State Representative Rick Roth (R-Wellington) and State Senator David Simmons (R-Seminole County) are offering alternative, “common-sense,” solutions to discharges from Lake Okeechobee.
Roth’s House Bill 1211 and Simmons’s Senate Bill 816 take aim at speeding up the repair of the Herbert Hoover Dike instead of focusing on purchasing active agricultural land in the Everglades Agricultural Area for storage.
“The best place to store water is in Lake Okeechobee. If the dike would have been repaired two years ago, we would not have had the problem this year,” said Roth. “I make the argument that my bill will deal with the problem faster than any other bill and will allow storage of more water in the lake and without any land acquisition.”
Senate Bill 10, filed by State Senator Rob Bradley (R-Fleming Island) and heavily promoted by State Senate President Joe Negron, is now moving into appropriations but does not include any provisions regarding repair of the dike.
Roth said that SB 10 does nothing to solve the immediate problem. “It’s basically a land acquisition,” said Roth. “If you buy U.S. Sugar’s land under this bill, SB 10, U.S. Sugar still gets to lease the land for 20 years, so it doesn’t do anything for the Indian River Lagoon.” The lagoon and the Caloosahatchee River were inundated with discharges from Lake Okeechobee in 2013 and 2016, causing significant environmental damage to the estuaries.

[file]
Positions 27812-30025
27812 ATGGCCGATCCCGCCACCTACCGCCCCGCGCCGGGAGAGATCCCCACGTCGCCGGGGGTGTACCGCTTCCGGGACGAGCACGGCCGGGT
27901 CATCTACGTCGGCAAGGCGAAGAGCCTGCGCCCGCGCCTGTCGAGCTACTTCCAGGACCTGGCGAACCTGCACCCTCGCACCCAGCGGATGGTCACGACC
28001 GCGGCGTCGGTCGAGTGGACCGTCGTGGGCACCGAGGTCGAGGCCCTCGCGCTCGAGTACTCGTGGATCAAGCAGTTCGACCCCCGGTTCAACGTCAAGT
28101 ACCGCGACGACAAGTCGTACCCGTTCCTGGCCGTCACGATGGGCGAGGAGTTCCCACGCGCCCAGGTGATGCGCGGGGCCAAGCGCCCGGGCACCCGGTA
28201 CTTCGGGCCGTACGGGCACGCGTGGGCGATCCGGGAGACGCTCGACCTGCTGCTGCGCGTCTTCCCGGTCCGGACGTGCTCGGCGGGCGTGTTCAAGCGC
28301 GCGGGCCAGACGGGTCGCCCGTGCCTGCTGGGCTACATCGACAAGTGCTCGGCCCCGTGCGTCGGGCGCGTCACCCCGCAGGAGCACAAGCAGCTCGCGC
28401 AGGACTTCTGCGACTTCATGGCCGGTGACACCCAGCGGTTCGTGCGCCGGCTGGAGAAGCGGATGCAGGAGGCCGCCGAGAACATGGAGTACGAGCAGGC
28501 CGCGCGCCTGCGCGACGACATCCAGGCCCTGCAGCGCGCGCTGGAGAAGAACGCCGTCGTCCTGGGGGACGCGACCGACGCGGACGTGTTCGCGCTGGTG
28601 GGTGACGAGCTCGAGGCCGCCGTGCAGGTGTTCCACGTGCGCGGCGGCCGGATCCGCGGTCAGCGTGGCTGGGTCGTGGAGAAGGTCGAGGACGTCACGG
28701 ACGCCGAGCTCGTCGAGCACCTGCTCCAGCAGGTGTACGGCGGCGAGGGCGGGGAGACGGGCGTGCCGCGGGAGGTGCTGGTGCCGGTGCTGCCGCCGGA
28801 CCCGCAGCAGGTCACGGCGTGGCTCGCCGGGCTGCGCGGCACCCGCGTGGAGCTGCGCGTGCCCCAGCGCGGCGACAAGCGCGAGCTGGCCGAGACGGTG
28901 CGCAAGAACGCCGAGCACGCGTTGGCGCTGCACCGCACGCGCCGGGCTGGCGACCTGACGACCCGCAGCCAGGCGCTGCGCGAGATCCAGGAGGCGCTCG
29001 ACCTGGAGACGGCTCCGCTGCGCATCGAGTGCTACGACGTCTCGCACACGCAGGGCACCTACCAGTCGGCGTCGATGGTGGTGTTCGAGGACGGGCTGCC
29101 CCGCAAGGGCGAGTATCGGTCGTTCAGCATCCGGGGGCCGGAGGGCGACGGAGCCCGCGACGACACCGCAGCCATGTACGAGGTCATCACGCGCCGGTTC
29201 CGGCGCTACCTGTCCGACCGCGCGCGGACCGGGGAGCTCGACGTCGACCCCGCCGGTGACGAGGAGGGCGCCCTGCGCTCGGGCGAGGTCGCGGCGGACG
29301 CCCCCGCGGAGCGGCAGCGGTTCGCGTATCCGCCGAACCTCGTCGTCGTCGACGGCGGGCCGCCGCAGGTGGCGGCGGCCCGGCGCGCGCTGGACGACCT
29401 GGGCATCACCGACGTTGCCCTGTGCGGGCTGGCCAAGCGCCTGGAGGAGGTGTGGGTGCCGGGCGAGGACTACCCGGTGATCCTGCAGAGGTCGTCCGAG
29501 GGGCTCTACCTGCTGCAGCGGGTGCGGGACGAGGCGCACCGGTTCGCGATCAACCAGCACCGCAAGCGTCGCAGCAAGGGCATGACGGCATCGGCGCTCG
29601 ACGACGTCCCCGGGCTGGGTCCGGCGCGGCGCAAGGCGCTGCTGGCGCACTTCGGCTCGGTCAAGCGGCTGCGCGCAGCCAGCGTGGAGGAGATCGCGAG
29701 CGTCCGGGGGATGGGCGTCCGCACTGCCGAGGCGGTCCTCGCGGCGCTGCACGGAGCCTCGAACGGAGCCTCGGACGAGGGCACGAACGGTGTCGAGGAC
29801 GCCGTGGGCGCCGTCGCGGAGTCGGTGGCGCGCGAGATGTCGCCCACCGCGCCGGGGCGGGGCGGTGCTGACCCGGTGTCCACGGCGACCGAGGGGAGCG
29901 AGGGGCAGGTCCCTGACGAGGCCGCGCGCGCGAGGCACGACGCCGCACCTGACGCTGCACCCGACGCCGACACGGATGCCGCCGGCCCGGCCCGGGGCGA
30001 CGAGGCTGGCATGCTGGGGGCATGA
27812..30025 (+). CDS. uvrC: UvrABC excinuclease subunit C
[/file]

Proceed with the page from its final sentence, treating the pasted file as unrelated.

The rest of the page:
“Obviously, the dike needs to be repaired,” said Simmons. “It’s causing the people of the State of Florida to be at risk. I mean, if it breaches, there can be a huge loss of life, certainly a loss of property.”
The dike system consists of 143 miles of levees, hurricane gates and other water control structures designed to protect citizens and their property. While the U.S. Army Corps of Engineers (USACE) continues repairs on the dike, there is great concern that the work isn’t being done fast enough.
“The fact of it is they (the USACE) admit that they haven’t fixed the dike. It’s a Level 1 dike, which means it is one of the worst maintained, most dangerous dikes/dams in America,” said Simmons.
Simmons calculates that repairs allowing Lake Okeechobee to rise another 1.25 feet would store almost 600,000 acre feet of water. “That’s the same thing as 60,000 acres of storage, separate storage, with a 10-foot berm around it. It’s a phenomenal opportunity,” said Simmons.
“It’s a solution that is, in fact, exactly in accordance with CERP (the Comprehensive Everglades Restoration Plan), and exactly in accordance with the recommendations of experts, and also exactly in accordance with common sense.”
Both Simmons and Roth are confident that, if passed, their legislation will result in a faster pace of repairs to the dike. Simmons said that the federal government is involved with the Herbert Hoover Dike with the permission of the State of Florida. “It is entirely incorrect to suggest that while they are involved that they are in control,” said Simmons. “The 11th Circuit Court of Appeals in 2013 stated that, while they (the USACE) have control of the discharge schedule, they are there with our permission. That dike is owned by us, all of the easements are owned by us.”
Simmons had a final comment: “My answer to anyone is, you want to fix this problem, fix the damn dike,” he said.